Wall of Ice to Halt Radioactive Leaks

Wednesday, September 4, 2013 @ 04:09 PM gHale


The Japanese government will spend $470 million on a subterranean ice wall and other steps in a bid to stop leaks of radioactive water from the crippled Fukushima nuclear plant after repeated failures by the plant’s operator.

The decision is an attempt to show the nuclear accident won’t be a safety concern just days before the International Olympic Committee chooses among Tokyo, Istanbul and Madrid as the host of the 2020 Olympics.

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The Fukushima Dai-ichi plant has been leaking hundreds of tons of contaminated underground water into the sea since shortly after a massive 2011 earthquake and tsunami damaged the complex. Several leaks from tanks storing radioactive water in recent weeks have heightened the sense of crisis that the plant’s owner, Tokyo Electric Power Co. (Tepco), isn’t able to contain the problem.

“Instead of leaving this up to Tepco, the government will step forward and take charge,” Prime Minister Shinzo Abe said after adopting the outline. “The world is watching if we can properly handle the contaminated water but also the entire decommissioning of the plant.”

The government plans to spend an estimated $470 million through the end of March 2015 on two projects — $320 million on the ice wall and $150 million on an upgraded water treatment unit that should remove all radioactive elements except water-soluble tritium — according to energy agency official Tatsuya Shinkawa.

The government, however, is not paying for urgently needed water tanks and other equipment that Tepco is using to contain leaks. Shinkawa said the funding is for “technologically challenging projects” but the government is open to additional help when needed.

The ice wall would freeze the ground to a depth of up to 30 meters (100 feet) through a system of pipes carrying a coolant as cold as minus 40 degrees Celsius (minus 40 Fahrenheit). That would block contaminated water from escaping from the facility’s immediate surroundings, as well as keep underground water from entering the reactor and turbine buildings, where much of the radioactive water has collected.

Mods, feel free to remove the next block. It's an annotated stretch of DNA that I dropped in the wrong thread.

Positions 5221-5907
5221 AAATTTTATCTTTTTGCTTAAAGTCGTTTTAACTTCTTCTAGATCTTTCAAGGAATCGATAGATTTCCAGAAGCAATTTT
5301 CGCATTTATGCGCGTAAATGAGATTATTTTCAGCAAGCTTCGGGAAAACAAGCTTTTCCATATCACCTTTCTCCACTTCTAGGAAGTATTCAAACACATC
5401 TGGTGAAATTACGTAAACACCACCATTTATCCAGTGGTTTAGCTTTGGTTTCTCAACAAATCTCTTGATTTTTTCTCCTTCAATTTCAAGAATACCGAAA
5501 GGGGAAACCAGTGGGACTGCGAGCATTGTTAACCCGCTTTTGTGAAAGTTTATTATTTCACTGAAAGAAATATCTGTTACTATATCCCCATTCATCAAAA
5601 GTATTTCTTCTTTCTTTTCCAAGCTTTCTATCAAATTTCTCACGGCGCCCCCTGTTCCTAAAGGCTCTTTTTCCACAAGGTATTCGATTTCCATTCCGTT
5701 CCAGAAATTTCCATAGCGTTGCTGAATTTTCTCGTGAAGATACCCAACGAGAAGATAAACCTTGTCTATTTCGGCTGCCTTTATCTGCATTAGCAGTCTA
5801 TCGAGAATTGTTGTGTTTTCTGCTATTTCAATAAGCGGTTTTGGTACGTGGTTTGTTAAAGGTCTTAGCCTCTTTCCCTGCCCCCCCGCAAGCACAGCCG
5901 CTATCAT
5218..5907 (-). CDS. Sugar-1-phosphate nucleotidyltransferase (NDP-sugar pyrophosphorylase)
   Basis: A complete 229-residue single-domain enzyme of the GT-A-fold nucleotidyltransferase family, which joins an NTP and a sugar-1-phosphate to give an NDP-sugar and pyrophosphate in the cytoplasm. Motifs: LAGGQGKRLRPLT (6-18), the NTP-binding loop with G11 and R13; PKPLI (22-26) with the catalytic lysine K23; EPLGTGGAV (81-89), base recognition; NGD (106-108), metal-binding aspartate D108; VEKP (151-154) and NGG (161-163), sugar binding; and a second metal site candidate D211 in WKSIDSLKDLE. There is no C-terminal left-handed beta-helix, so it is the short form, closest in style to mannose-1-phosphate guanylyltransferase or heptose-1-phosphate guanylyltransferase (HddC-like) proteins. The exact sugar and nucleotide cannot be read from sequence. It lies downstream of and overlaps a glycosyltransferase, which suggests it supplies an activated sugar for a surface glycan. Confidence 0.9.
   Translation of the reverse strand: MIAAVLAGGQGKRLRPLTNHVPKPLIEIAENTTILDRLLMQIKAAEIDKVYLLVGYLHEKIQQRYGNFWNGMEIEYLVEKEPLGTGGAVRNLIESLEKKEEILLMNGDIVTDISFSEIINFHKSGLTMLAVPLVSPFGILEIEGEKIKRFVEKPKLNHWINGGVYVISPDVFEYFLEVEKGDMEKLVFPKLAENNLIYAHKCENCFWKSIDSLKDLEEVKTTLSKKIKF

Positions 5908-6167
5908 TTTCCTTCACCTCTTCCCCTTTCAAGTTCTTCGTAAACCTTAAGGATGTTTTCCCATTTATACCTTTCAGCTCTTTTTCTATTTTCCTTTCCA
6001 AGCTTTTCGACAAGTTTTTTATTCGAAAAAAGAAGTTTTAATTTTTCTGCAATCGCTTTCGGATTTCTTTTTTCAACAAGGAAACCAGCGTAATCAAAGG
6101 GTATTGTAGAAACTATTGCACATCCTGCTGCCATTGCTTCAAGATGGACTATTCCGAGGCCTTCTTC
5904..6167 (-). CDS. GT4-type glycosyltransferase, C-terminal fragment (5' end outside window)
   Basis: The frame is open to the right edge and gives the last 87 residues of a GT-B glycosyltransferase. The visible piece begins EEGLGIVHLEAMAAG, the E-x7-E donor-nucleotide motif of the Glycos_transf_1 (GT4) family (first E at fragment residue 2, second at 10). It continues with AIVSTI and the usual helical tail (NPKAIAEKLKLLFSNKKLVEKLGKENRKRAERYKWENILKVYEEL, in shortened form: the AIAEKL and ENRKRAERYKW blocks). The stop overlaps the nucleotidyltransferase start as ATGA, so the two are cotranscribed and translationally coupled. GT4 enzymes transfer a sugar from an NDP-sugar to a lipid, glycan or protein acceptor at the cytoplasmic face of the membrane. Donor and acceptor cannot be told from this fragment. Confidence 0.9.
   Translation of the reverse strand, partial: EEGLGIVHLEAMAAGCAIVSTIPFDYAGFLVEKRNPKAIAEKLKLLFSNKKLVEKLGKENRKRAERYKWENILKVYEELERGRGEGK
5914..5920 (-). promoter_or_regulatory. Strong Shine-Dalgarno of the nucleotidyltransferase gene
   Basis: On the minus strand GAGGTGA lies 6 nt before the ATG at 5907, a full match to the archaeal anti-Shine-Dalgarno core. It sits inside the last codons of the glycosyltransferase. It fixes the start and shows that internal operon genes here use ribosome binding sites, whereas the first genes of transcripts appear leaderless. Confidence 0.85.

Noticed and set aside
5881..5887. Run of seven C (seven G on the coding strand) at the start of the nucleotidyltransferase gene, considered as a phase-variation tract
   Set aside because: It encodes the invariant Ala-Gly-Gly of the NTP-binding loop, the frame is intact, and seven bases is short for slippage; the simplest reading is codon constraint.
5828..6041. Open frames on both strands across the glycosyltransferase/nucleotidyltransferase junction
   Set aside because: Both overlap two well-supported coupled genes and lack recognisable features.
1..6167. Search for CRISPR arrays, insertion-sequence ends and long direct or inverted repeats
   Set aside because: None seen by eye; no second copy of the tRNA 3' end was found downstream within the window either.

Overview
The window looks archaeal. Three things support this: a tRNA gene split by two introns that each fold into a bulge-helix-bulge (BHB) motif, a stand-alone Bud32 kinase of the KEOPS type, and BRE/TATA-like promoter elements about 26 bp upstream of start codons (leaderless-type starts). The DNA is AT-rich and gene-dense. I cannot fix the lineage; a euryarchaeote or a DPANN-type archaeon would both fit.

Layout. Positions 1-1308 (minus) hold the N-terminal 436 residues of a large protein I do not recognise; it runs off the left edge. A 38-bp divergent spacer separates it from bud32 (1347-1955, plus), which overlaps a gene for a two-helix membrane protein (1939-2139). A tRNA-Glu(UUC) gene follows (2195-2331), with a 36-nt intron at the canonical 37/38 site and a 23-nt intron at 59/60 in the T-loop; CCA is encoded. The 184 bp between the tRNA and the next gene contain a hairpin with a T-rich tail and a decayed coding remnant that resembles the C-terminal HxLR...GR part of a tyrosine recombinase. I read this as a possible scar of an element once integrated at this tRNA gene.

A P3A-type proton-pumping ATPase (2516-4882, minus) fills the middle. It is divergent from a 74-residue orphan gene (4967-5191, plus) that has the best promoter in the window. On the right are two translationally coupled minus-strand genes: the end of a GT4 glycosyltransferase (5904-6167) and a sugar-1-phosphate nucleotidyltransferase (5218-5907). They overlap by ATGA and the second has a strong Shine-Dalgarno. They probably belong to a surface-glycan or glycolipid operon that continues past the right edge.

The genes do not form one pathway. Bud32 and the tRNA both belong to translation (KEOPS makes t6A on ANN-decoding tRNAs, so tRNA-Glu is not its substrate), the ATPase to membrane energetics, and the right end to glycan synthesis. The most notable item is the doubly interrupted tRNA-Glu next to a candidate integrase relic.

The project, which Tepco and the government proposed in May, is now in the testing phase for feasibility by Japanese construction giant Kajima Corp. and, if feasible, set for completion by March 2015.

Similar methods have blocked water from parts of tunnels and subways, but building a 0.9-mile wall that surrounds four reactor buildings and their related facilities remains unprecedented.

An underground ice wall isolated radioactive waste at the U.S. Department of Energy’s former site of the Oak Ridge National Laboratory in Tennessee that produced plutonium, but only for six years, according to the MIT Technology Review magazine.

Some experts are still skeptical about the technology and say the running costs would be a huge burden.

Atsunao Marui, an underground water expert at the National Institute of Advanced Industrial Science and Technology, said a frozen wall could be water-tight but is normally for use for a few years and has never been a long-term solution. The decommissioning process will take about 40 years.

“We still need a few layers of safety backups in case it fails,” Marui said. “Plus the frozen wall won’t be ready for another two years, which means contaminated water would continue to leak out.”

Marui said there should be additional measures to stop contaminated water from traveling under the seabed during that time and leaking further out at sea.

Tepco has been pumping water into the wrecked reactors to cool nuclear fuel that melted when the March 2011 earthquake and tsunami knocked out the plant’s power and cooling systems. The utility has built more than 1,000 tanks holding 335,000 tons of contaminated water at the plant, and the amount grows by 400 tons daily. Some tanks have sprung leaks, spilling contaminated water onto the ground.

After spending on the ice wall, the remainder of the public funding will go to the development and production of a water treatment unit that can treat larger amounts of contaminated water more thoroughly than an existing machine, which is under repair after workers found corrosion during a test run.



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